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Wind Erosion and PM10 Emissions from No-Tillage Cropping Systems in the Pacific Northwest

Sharratt, Brenton, Young, Frank, Feng, Gary
Agronomy journal 2017 v.109 no.4 pp. 1303-1311
Hordeum vulgare, Triticum aestivum, aerosols, air quality, arid lands, crop rotation, emissions, fallow, no-tillage, particulates, reduced tillage, risk reduction, sediments, soil, sowing, spring, spring barley, summer, wind erosion, wind speed, wind tunnels, winter wheat, United States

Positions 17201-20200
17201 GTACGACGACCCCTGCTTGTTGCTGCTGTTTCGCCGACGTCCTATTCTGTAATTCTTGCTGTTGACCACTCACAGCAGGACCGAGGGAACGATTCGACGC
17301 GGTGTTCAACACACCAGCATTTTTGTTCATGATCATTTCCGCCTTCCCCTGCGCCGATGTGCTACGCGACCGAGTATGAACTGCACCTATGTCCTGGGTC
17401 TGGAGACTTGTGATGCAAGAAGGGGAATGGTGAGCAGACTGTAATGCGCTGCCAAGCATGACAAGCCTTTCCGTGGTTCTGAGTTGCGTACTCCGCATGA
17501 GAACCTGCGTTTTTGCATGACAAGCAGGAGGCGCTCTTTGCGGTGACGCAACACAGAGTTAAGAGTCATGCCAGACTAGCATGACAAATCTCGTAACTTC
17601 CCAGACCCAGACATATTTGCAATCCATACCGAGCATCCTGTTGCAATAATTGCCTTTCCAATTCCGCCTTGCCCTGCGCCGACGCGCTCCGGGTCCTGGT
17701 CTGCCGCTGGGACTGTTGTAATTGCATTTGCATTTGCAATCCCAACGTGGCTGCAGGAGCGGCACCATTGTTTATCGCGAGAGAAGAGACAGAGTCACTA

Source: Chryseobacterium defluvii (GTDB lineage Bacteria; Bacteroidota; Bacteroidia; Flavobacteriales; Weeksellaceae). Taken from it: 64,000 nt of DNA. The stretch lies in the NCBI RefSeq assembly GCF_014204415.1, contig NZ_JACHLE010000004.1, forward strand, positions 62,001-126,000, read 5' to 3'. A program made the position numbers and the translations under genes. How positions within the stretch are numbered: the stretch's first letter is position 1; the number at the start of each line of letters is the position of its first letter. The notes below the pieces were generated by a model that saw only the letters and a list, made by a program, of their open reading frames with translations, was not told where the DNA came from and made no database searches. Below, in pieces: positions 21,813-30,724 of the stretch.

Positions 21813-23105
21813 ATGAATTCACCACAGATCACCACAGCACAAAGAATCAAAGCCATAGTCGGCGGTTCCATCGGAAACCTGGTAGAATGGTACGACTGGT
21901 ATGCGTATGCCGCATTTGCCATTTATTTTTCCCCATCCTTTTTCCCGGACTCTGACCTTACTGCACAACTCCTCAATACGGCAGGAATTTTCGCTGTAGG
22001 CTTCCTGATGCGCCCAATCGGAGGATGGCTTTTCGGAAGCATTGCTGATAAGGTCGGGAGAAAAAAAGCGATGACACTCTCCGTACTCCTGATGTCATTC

Wind erosion is a concern in the Inland Pacific Northwest (PNW) of the United States where the emission of particulates ≤10 µm in diameter (PM10) from winter wheat (L.)/summer fallow (WW/SF) dryland cropping systems during high winds degrades air quality. There is a potential to reduce the risk of wind erosion using no-tillage or chemical fallow cropping systems, but wind erosion observations are lacking from these systems. We measured sediment and PM10 flux from reduced-tillage WW/SF, no-tillage wheat/chemical fallow (NTW/CF), and no-tillage spring barley (L.)/spring wheat (NTSB/SW) using a portable wind tunnel near Ralston, WA. Horizontal sediment flux, wind speed, and PM10 concentration were measured over two consecutive 10 min sampling periods inside the tunnel after sowing wheat in spring or late summer on four replications of the rotations. Sediment flux was measured with a modified Bagnold type sampler while wind speed and PM10 concentration were respectively measured with pitot tubes and aerosol monitors positioned at six heights above the soil surface inside the tunnel. Sediment and PM10 fluxes were an order of magnitude greater in late summer than spring. After sowing wheat in spring, sediment and PM10 fluxes were greater for the NTSB/SW than NTW/CF rotation while, after sowing winter wheat in late summer, sediment and PM10 fluxes were greater for the WW/SF than the NTSB/SW rotation. Our results suggest that wind erosion and PM10 emissions can be significantly reduced using no tillage cropping systems in the PNW.